03/04/2013 10:27 BST | Updated 01/06/2013 06:12 BST

Do We Put Too Much Faith in Our Politicians

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As the Easter weekend draws to a close, and we try and get over the fact that we've eaten so much chocolate that if we died tomorrow and had a post-mortem they'd only be able to identify us as 'some form of dairy product', we might be tempted to ruminate on the more religious aspects of the holiday. Yet this year, instead of heartfelt messages about how Jesus loves us, the new Archbishop of Canterbury, Justin Welby, decided to give a speech on how we should avoid "pinning our hopes on individuals" in order to solve all our problems.

This was, by all accounts, a bit of a downer. Everyone expected the new Archbishop to be fresh and hip, presumably rollerblading into the Cathedral giving out Groupons to Nando's after Sunday Mass. It also seemed a bit of a cop out. He's effectively saying that we shouldn't expect him to do too good a job, and just prepare ourselves for an unashamed jamboree of pointy-hatted mediocrity as far as his run as Bishop is concerned.

It could be seen as awfully clever, like when you do really badly at the start of term so that when you finally put in some effort for the exams teachers praise you more than the kids who actually tried every day like idiots. By playing down expectations, Justin may in fact be preparing us for the most awesome phase in the Church of England ever. He might just be the best Archbishop in the history of the world, and we should put all our faith in him to solve all of our problems!


So, since I have just inadvertently come full circle, I can't help but also wonder if he was right about our inclination to create 'heroes' in general. For instance, as he argues, do we put too much faith in our politicians?

The juiciest news of the last week or so has been that good old Boris Johnson got bashed about a bit on the BBC, and had to try and charm and generally 'Hugh Grant in every film ever' his way around tricky questions about past sackings, affairs, and one time where he gave details of a journalist over to someone who might have been planning to beat them up, like a fixer for the mob, but with H from Steps' hair.

In the end, Boris ended up forgiving the interviewer/Rottweiler who'd relentlessly fired the questions at him, and had a nice documentary shown about him on the telly, allowing us to once again fall back into the cosiness of 'oh isn't he so endearingly befuddled oh yes he is, give him mayor or something', which we all seem to enjoy so much.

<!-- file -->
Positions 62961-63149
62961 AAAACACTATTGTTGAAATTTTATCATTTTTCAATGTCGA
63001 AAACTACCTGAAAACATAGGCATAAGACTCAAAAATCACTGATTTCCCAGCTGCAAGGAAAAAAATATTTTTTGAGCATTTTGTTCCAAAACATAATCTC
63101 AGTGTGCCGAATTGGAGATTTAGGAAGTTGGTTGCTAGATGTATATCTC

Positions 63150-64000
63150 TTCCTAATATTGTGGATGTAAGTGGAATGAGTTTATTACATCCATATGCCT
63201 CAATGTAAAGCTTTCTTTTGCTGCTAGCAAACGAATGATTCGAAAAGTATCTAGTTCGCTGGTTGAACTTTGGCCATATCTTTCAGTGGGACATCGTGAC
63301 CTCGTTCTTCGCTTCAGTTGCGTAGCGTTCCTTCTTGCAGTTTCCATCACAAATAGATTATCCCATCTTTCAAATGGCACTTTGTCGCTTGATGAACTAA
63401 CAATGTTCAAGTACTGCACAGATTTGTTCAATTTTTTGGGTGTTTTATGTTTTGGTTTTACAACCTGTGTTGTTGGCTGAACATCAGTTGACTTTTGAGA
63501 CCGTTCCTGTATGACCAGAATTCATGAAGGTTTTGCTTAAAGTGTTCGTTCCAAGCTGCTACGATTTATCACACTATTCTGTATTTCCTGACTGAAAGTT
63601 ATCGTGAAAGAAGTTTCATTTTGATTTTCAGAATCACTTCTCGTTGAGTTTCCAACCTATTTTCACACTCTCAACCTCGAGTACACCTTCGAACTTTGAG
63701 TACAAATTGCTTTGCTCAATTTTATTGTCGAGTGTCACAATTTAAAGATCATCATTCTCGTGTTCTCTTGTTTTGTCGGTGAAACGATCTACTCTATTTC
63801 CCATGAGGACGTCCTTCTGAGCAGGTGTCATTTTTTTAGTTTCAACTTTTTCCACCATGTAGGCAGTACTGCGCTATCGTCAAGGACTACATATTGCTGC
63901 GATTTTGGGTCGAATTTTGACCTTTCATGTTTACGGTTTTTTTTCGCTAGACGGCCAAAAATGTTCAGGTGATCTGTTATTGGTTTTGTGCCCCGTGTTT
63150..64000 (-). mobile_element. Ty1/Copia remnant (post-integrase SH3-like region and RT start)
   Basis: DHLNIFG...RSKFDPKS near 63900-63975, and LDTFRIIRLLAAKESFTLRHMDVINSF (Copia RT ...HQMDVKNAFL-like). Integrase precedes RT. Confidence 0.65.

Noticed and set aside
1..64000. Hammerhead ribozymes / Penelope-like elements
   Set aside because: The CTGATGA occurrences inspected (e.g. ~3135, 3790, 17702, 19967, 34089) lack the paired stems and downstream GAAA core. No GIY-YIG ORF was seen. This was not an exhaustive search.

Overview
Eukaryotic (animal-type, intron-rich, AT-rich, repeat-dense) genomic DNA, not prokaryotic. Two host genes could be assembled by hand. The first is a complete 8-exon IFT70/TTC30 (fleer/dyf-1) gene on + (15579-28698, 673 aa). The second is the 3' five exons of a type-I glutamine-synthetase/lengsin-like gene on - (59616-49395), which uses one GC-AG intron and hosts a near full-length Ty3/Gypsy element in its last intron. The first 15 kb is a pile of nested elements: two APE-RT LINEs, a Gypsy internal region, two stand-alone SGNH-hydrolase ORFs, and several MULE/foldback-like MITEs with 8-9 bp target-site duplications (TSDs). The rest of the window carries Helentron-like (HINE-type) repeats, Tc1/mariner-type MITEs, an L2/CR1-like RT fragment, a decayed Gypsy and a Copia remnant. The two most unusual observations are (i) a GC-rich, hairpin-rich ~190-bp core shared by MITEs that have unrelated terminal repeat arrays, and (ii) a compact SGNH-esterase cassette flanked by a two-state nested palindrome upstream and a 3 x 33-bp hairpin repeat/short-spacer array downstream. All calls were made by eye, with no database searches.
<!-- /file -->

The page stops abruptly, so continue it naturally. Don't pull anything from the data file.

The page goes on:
It was a bit of shock for everyone really, as we were reminded that Boris is capable of doing the same things that every politician does: lie, cheat, steal, embezzle and philander, 24/7. Surely the advice for anyone considering a career in politics should be: be boring. Be so ridiculously boring that people are surprised that you do human things like eat or sleep since you must be some sort of android sent from the future to carry out bureaucratic tasks, because if you have an affair, or divert a few funds to come of your friend's businesses, you will always, always get found out.

Clearly we do put too much faith in our politicians as every time a story breaks about one employing a couple of their relatives or something we all go bonkers and say they're corrupt and awful and shouldn't be in those positions in the first place.

Yet it's because they are in those positions in the first place that they commit all the indiscretions. Politicians often have to make the most insanely responsible decisions that usually have no positive outcome either way. The biggest decision most normal people have to make day to day is whether or not to use Flora or Butter on their Hovis best-of-both.

If I were a politician I'd probably be fiddling accounts and co-workers left right and centre due to all the pressure. If anyone asked me I'd say 'Excuse me, I had to start A WAR today, so if you don't mind I'm going to go and dosh a few secretaries thank you very much.'.

A quick bit of embezzlement would probably take the edge off having to decide whether or not swathes of the country deserve benefits or not, knowing that whatever you do, millions will end up unhappy and then end up calling you a d*ck on Twitter.

After all, anyone in power is only human. Perhaps His Grace Mr. Welby's speech wasn't so far off. Let's hope he's got a few more wise words (and perhaps one of those Nando's vouchers) to come.